Potential problems in the auto market, and perhaps in the economy, are easy credit and other signs of frothiness.
Read More: Ford, GM Say Auto Sales Are Not Overheated - So Don't Panic
In mid-August, during a conference call with Detroit reporters, John Mendel, executive vice president of sales for American Honda
(HMC) , warned against excessive subprime financing.
"It's a very, very short-term tactic, especially in the subprime area, because you not only are pulling sales forward, you're probably pulling people out of used cars into a new car that maybe they can't afford," Mendel said, according to Automotive News.
Mendel said Honda remains focused on retail sales, even if that means suffering a loss of overall U.S. market share as competitors ratchet up fleet deliveries in an improving economy, Automotive News reported. "Our strategy is working," he said. "We're doing what we need to do." Through July, Honda's U.S. sales were down 1% in an overall market that had gained 5%.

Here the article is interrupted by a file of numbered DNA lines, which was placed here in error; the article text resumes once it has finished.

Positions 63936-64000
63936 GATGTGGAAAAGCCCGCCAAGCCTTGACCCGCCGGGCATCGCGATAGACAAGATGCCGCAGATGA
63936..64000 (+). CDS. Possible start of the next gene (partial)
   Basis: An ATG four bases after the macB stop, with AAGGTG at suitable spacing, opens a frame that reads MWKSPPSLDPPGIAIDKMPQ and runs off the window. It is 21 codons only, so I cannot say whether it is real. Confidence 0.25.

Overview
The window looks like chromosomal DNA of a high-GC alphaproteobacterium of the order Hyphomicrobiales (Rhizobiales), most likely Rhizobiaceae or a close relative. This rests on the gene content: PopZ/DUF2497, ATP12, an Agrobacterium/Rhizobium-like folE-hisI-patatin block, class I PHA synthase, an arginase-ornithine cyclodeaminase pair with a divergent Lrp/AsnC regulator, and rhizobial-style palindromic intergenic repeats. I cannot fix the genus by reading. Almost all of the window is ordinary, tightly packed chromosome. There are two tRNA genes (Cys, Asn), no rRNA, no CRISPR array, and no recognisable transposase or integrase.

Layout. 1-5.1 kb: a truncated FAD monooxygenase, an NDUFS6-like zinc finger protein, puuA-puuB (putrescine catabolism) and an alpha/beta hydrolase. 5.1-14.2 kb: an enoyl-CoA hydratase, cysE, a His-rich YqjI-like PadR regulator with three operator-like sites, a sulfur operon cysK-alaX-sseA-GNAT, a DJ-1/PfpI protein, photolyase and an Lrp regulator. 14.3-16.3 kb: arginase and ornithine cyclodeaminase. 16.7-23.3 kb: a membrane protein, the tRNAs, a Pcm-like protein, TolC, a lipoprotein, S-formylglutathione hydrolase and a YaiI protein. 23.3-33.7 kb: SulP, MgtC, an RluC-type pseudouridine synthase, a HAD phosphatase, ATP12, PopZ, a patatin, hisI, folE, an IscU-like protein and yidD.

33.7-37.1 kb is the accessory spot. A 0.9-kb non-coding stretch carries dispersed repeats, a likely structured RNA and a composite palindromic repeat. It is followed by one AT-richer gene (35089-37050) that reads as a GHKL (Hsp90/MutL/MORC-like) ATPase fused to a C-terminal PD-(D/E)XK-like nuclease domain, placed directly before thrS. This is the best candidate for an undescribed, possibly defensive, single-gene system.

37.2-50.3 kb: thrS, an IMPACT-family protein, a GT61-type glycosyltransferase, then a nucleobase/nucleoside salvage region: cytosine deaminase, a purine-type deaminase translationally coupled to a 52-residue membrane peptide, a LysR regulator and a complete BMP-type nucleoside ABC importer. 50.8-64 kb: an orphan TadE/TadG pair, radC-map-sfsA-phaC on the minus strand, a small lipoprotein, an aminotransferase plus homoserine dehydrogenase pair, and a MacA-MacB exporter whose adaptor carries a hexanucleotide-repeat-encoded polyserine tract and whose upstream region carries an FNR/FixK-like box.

Various experts, including TheStreet's Doug Kass, have concluded that the auto market is becoming overheated, although automakers and some analysts dispute the contention."Growing evidence suggests that the automobile industry is about to pause/peak, just like the housing market did 12 to 18 months ago," Kass wrote in a July column. "The potential for climbing delinquencies on auto paper will likely result in banks beginning to withdraw somewhat from the previously aggressive lending policies that have fueled auto industry demand over the past five years," Kass said. Edmunds.com said recently that only about 23% of car buyers purchased with cash or outside financing this year, as opposed to dealer financing and leasing. The rate could be the lowest level ever -- down from about 35% just five years ago, Edmunds said. As for total August light vehicle sales, TrueCar forecasts 1.5 million, about the same as August 2013.
"Despite one fewer selling day, sales are tracking to match last year's epic August," said John Krafcik, president of TrueCar, in a prepared statement. "While we continue to keep close tabs on inventories and incentives, we remain upbeat about auto industry sales, segment mix and profitability." TrueCar expects sales declines of 1% at GM, 3.4% at Ford and 5% at Toyota (TM) . However, it projects a gain of 15.4% at Chrysler. Cars.com projects declines of 1% at GM, 2.2% at Ford and 6% at Toyota, with a 16% gain at Chrysler. After adjusting for selling days, J.P. Morgan's Brinkman said he expects GM and Ford to both report sales gains around 5%. Written by Ted Reed in Charlotte, N.C.
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